Alcino at SickKids

Alcino Silva visiting the lab yesterday, and talking about CREB, excitability and memory allocation. No overlap with our work there then… :-)


Lab selfie day 2015

Everyone in the Frankland and Josselyn labs stopped what they were doing at 10 am yesterday, and did some self-portraiture. Here are the results!

Better late then never... pictures from SfN14 in DC

From last November in DC. Top, Karl Peter Giese, Haruhiko Bito and Paul. Bottom, ex-lab members Maithe Arruda-Carvalho, Anne Wheeler and Catia Teixeira. Lots more pictures here.


Behavioural neuroscience in the Rockies

A couple of weeks ago was the annual Behavioural Neuroscience meeting in Fernie, organized by Bryan Kolb (Lethbridge) and Cam Teskey (Calgary). Pictured are Matt Hill and John Howland.

Winter plasticity in Barbados

Between sessions, soccer on the beach there is time for fish in Oistins at the winter neural plasticity meeting in Barbados. From left, Niccolo Terrando, Mario Capecchi Mauro Costa-Mattioli. More pictures here.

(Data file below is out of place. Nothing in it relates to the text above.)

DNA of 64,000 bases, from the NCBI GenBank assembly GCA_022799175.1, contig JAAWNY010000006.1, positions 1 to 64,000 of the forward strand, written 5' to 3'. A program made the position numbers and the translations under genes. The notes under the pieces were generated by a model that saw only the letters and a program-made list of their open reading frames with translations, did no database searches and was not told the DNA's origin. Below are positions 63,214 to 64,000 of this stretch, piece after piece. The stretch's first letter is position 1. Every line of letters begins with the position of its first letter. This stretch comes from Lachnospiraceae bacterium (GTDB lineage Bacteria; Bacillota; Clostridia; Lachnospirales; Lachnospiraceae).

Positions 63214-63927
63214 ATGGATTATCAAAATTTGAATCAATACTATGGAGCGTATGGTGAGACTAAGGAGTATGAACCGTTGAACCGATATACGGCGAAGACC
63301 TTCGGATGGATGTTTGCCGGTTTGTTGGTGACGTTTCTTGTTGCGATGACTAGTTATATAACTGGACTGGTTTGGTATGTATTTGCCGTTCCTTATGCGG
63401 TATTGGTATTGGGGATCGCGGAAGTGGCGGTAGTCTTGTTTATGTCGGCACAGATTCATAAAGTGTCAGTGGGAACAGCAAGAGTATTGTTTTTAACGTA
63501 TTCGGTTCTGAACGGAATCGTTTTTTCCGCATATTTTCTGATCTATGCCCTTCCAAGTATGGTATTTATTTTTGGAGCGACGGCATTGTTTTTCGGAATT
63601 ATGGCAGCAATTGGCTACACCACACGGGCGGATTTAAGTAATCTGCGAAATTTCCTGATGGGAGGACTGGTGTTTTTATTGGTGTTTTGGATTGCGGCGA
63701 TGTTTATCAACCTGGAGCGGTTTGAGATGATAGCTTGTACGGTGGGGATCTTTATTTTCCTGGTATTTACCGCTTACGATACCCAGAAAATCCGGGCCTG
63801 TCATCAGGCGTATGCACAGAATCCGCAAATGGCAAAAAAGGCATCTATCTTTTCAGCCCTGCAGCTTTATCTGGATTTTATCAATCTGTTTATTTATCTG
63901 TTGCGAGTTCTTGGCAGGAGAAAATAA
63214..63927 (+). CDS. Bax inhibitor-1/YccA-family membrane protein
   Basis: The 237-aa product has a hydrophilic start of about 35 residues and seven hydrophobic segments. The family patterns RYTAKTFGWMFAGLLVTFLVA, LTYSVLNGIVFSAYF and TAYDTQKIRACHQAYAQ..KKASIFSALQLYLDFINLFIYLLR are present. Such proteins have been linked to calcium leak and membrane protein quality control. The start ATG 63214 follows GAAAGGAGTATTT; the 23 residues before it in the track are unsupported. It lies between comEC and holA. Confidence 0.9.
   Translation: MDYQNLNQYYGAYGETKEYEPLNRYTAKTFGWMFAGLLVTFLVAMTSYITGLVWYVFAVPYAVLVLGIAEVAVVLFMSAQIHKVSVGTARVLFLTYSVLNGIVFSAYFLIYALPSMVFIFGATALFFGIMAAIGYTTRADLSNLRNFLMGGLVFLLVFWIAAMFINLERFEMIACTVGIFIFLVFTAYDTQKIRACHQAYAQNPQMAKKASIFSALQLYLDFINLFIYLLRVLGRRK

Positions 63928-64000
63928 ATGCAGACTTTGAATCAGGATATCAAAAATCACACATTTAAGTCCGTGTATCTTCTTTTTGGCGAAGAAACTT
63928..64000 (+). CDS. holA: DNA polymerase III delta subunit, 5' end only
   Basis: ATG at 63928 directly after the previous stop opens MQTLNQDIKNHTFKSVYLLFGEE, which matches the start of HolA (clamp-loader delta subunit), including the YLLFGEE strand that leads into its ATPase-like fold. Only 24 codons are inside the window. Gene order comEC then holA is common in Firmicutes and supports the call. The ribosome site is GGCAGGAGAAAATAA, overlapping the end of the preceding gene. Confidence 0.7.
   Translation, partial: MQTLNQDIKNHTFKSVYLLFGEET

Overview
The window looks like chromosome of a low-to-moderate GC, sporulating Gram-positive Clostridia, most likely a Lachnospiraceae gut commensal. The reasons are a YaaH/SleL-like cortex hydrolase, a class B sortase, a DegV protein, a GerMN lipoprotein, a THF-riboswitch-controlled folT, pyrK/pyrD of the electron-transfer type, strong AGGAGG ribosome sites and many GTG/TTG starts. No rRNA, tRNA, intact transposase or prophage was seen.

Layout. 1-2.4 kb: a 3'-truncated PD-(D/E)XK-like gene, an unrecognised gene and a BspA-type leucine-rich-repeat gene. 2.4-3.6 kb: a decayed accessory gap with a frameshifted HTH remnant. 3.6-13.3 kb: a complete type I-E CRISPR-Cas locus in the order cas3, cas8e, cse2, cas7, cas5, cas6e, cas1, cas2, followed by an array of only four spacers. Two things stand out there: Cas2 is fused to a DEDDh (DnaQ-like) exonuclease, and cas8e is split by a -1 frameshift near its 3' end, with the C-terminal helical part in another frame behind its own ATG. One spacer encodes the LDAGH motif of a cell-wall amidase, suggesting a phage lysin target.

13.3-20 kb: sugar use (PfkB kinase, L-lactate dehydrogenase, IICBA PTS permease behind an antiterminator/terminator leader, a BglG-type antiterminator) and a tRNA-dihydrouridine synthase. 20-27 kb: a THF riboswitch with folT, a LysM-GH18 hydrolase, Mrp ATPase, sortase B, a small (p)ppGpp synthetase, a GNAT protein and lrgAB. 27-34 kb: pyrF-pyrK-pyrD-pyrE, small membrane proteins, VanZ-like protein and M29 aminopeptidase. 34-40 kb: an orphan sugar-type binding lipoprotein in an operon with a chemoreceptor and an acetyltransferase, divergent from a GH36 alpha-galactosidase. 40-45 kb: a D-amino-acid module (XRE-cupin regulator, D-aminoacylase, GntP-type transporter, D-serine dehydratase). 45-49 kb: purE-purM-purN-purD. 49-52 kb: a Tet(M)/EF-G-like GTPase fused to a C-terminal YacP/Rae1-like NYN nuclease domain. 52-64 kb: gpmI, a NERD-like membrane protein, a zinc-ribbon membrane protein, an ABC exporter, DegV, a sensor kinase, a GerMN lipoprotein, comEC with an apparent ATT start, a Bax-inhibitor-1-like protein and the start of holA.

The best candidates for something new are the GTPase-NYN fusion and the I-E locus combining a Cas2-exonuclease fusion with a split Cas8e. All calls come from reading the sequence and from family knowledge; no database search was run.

Beach soccer with a Nobel laureate

At the Winter Neural Plasticity conference in Barbados, soccer on the beach with Mario Capecchi (3rd from right, with socks).

Paul on Brain Matters

When I visited the University of Texas, I had the pleasure of chatting with Anthony Lacagnina (from Michael Drew‘s lab). He and his colleagues have been producing the Brain Matters podcast for over a year, and have now interviewed lots of neuroscientists. If you’re interested in hearing about neurogenesis, forgetting, and football (soccer) then listen away (also here on itunes, episode 23).


That special time of the year...

The Josselyn/Frankland lab celebrated Festivus in style yesterday at the traditional location (The Red Room on Spadina). Handed the festivus pole, Colleen launched into a long list of grievances in spectacular fashion, before taking on all-comers in the feats of strength. More pictures are posted here.

A farewell to John

John Howland has spent the last 4 months in the lab as hipster-in-residence a visiting scientist during his sabbatical from the University of Saskatchewan. It’s been a complete pleasure having John in the lab, and we are sad to see you go!

New mini-review: Memory allocation

Which neurons become part of an engram or memory trace? Is this process random? Or are neurons ‘pre-selected’? In this short review published in Neuropsychopharmacology, we discuss the rules of allocation. A pdf version is available here.